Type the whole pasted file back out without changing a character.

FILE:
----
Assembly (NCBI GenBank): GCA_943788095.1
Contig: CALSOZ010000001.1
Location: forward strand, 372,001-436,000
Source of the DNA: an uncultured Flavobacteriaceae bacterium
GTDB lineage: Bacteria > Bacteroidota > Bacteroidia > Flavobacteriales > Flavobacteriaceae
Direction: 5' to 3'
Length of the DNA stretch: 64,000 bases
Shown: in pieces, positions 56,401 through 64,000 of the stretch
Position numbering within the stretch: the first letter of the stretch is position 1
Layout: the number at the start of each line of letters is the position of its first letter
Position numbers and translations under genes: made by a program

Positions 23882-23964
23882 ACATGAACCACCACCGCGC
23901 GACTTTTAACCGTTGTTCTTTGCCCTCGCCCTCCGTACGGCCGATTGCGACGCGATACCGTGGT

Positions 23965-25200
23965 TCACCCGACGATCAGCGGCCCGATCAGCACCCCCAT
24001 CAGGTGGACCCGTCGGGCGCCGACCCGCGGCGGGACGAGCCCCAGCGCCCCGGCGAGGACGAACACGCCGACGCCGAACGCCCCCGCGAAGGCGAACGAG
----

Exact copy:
Assembly (NCBI GenBank): GCA_943788095.1
Contig: CALSOZ010000001.1
Location: forward strand, 372,001-436,000
Source of the DNA: an uncultured Flavobacteriaceae bacterium
GTDB lineage: Bacteria > Bacteroidota > Bacteroidia > Flavobacteriales > Flavobacteriaceae
Direction: 5' to 3'
Length of the DNA stretch: 64,000 bases
Shown: in pieces, positions 56,401 through 64,000 of the stretch
Position numbering within the stretch: the first letter of the stretch is position 1
Layout: the number at the start of each line of letters is the position of its first letter
Position numbers and translations under genes: made by a program

Positions 23882-23964
23882 ACATGAACCACCACCGCGC
23901 GACTTTTAACCGTTGTTCTTTGCCCTCGCCCTCCGTACGGCCGATTGCGACGCGATACCGTGGT

Positions 23965-25200
23965 TCACCCGACGATCAGCGGCCCGATCAGCACCCCCAT
24001 CAGGTGGACCCGTCGGGCGCCGACCCGCGGCGGGACGAGCCCCAGCGCCCCGGCGAGGACGAACACGCCGACGCCGAACGCCCCCGCGAAGGCGAACGAG